“Stick With The Facts – Look At The Data”

That’s Joe Bastardi’s advice. But some out there are sure the warming is going to continue no matter what. “Just look at the models!”, they keep saying. Problem is, models are not data from observation, instead they are scenarios of data that might be measured in the future.

The start of this decade certainly isn’t paying attention to the models, as Joe Bastardi explains in his latest video here.


The 9-month ENSO lag is going to put 2011 a long way away from “one of the warmest years”. These “warmest” years are about to disappear for awhile as the PDO goes into its cool side. Note what Joe said:

Unfortunately, this La Nina shows no signs of stopping, and is going to stay down there for quite awhile.”

That’s not what the models were projecting 6 months ago. Seems like the activity that modellers spend the most time working on after making models, is revising them. Here’s what THE MODELS projected 6 months ago:

And here’s what THE MODELS are now projecting:

The models are all over the place. Huge uncertainty.

Note the huge range! There’s gonna be a whole lot of revising going on in the months ahead.

Next, all you need to do is to look at the following chart to see where we’re headed on a decadal scale. The warm phase is behind us and we are now starting a cool phase – that means more La Ninas in the works, which means cooler global temps ahead.

Headed back into the cool phase.

Many out there are gonna continue banging their heads against the wall insisting that the warming will defy PDO gravity and the cycles, and continue in the years ahead. Nothing we say will change their minds. That’s why I say, let’s just let the events unfold, and we’ll see who’s right soon enough.

This coming decade is going to be a cooler one – all because of natural cycles – and that’s why I’m betting on a cooler decade. The big climate bet is out there, and the next 10 years very very likely will answer the big climate question. You can join the bet too. Best of all, no matter who wins, it’s for charity.


Winning this bet may end up being as easy as taking candy away from a baby. We’ll know soon enough.

And finally, my advice to you warmests who are in it for politics – milk the last decade being the warmest all you can, while you can – because it’s about to get doused with lots of cold water.

31 responses to ““Stick With The Facts – Look At The Data””

  1. Nonoy Oplas

    But even with that “wide range” in the 2nd graph, they are all in the negative territory (except 2 models) way up to August (or more) this year. By then, the current La Nina would be about 15 months old already. If it extends up to 20 months or more, then this should be among the longest La Ninas.

  2. Ike


    do you know about this study?
    What is the Major Culprit for Global Warming: CFCs or CO2?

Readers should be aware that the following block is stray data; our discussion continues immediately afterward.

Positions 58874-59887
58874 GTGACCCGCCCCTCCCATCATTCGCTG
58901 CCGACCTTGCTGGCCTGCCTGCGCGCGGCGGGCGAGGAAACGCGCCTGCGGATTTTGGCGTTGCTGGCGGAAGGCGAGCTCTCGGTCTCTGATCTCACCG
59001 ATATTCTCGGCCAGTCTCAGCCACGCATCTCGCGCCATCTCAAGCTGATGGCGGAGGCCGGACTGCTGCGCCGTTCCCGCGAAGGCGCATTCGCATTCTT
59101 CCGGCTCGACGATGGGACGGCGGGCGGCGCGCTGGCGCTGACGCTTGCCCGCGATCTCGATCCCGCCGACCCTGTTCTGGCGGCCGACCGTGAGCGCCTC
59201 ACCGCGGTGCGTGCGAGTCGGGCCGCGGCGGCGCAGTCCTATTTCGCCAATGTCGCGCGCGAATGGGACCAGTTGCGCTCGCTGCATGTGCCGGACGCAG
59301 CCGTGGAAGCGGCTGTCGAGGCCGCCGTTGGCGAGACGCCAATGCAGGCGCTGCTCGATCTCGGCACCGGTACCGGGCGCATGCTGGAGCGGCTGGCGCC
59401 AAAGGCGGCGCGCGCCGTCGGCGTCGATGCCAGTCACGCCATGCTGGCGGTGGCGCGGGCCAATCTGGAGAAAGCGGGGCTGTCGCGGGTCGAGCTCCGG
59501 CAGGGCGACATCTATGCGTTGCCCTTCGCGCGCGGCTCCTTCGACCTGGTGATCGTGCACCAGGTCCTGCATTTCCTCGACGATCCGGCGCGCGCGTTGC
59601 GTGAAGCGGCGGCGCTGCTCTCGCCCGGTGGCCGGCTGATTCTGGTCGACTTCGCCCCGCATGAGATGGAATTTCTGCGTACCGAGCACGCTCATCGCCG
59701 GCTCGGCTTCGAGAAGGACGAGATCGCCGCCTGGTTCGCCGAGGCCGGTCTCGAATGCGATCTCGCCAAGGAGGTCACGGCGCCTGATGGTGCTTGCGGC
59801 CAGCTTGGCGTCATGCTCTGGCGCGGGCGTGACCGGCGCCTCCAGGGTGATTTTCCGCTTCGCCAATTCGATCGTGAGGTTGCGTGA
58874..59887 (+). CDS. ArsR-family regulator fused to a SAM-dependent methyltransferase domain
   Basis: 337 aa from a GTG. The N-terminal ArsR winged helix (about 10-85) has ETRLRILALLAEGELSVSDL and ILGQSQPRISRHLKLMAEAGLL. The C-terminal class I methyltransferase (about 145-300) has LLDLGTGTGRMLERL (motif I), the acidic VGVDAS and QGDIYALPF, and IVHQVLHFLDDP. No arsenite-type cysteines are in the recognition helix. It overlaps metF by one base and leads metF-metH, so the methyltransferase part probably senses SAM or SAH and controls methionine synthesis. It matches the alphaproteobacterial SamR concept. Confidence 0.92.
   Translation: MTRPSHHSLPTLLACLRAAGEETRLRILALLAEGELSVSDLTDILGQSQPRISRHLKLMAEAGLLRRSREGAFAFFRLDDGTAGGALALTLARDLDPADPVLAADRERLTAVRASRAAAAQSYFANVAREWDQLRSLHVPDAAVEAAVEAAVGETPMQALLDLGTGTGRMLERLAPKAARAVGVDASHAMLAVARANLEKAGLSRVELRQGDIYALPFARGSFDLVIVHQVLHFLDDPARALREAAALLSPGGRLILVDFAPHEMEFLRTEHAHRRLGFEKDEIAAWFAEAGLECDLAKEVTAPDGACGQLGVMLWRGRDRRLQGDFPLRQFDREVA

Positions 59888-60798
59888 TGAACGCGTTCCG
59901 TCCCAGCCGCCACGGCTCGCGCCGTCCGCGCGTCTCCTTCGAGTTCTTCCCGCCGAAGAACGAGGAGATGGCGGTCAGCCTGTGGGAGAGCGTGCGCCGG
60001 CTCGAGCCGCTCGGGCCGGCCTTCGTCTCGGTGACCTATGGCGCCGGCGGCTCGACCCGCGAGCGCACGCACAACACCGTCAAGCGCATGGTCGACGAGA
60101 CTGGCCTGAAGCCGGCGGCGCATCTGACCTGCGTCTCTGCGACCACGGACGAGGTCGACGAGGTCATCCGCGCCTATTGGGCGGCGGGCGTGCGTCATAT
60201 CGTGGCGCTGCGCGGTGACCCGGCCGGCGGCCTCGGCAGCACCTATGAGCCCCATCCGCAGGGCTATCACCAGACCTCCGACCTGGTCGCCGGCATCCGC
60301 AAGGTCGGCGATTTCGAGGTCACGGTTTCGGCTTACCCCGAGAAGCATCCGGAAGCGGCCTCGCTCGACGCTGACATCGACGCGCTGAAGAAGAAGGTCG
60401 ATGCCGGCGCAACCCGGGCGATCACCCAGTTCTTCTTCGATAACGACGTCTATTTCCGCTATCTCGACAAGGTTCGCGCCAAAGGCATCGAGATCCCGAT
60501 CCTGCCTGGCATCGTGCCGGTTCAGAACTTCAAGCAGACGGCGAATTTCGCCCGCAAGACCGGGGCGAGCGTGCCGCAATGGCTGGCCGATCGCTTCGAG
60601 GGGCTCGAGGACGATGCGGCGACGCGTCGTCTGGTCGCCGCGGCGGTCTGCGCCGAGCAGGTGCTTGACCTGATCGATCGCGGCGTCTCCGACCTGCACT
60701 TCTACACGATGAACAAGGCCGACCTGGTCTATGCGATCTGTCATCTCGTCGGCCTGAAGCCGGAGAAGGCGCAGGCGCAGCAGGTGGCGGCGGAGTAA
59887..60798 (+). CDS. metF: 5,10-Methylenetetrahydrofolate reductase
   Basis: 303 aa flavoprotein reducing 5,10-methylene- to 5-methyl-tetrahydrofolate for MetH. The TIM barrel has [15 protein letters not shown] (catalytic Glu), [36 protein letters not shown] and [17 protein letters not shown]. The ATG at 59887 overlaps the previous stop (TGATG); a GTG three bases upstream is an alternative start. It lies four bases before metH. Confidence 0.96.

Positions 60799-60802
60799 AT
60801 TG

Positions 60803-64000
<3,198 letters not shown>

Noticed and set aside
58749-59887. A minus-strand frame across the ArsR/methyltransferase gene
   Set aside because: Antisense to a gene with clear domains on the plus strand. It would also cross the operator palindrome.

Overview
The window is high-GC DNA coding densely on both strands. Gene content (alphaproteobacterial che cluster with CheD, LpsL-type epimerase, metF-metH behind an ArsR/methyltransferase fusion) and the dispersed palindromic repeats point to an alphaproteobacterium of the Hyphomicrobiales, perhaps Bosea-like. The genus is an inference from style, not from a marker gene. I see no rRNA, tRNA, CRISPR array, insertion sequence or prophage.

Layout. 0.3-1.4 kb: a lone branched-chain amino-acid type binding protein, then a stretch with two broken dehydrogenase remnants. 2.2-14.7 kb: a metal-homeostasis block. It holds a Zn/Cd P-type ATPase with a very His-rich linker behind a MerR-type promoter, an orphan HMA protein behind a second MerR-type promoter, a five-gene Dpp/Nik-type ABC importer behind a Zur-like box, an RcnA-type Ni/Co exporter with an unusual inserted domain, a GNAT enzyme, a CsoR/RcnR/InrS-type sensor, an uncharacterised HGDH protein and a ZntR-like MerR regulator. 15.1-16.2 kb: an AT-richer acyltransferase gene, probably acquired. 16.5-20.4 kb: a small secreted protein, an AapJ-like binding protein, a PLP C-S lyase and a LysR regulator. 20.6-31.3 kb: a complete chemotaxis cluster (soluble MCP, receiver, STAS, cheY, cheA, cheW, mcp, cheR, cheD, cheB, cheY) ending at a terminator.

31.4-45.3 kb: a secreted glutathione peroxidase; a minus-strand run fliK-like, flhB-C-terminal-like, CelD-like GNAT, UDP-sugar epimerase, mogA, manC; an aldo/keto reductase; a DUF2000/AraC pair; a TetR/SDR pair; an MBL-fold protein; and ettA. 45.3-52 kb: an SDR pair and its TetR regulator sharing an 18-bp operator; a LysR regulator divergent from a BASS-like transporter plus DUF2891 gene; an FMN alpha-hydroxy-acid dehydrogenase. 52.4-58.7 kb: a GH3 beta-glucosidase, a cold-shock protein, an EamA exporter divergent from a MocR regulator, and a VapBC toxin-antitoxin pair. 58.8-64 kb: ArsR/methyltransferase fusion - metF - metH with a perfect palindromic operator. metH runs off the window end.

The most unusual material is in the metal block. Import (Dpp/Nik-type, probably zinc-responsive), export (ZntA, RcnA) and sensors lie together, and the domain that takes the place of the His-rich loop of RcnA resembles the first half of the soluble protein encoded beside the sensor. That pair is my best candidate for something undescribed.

A recent observation strikingly showed that global warming from 1950 to 2000 was most likely caused by the significant increase of chlorofluorocarbons (CFCs) in the Earth atmosphere (Lu, 2010)…..



    1. Mas

      A little off-topic but CFCs and PFCs (along with ammonia) are seen as good greenhouse gas candidates to heat up Mars for terraforming purposes as the current 95% CO2 percentage of the Martian Atmosphere is just not doing the job ;-).


  3. Ike

    forgot to mention.

    Maybe WUWT already discussed this study 2010…

  4. Ike

    I also found this one.

    A Swiss-led team of scientists has used tree rings to detail 2,500 years of European summers, identifying the link between climate and major historical changes.


    Results demonstrate that recent warming is unprecedented over the late Holocene, but modern hydroclimatic variations have at times been exceeded in magnitude and duration.


  5. DirkH

    Mojib Latif
    “Experte: Extreme Regenfälle auch Folge der Erderwärmung
    (AFP) – Vor 3 Stunden

    Kiel — Die heftigen Regenfälle und Überschwemmungen in Australien und Brasilien sind nach Ansicht des Kieler Klimaforschers Mojib Latif auch eine Folge des weltweiten Klimawandels.

    Extreme Rain fall also consequence of Global Waming
    Kiel – Extreme rainfall and floods in Australia and Brasil are in the opinion of climate researcher Mojib Latif partially a consequence of world wide climate change.

    1. DirkH

      They got a monopoly on this. EVERY weather event STRENGTHENS their “theory”.

      It’s really silly. You just google a little and you find a wacko climatologist basking in the limelight. I repeat myself, they should all be made street sweepers, scientists they are not.

  6. Jack

    I’m so sick and tired of hearing everything that happens under the sun is blamed on global warming. Can someone put an end this global warming hoax?

    We let them play this game long enough. It was fun for awhile.

    1. DirkH

      No. It’s their way of subsistence. They will never let go of it.

      1. Rob Honeycutt

        Or… We’re right. 😉

    2. Nonoy Oplas

      Jack, the AGW establishment is a trillion dollars racket. How will the high budget existence of UN’s IPCC, FCCC, WMO, UNEP, etc., of GISS, UK Met, be justified if AGW is abandoned? How will the frequent global climate meetings, the billions of $ of solar/wind subsidies, more billions of $ of carbon and energy taxation, etc. be justified if AGW is abandoned? Lie if they must, and lie they do a lot, the AGW claim will continue. That’s BIG government for us all.


    Rob Honeycutt
    You said, “The net balance is still rising”.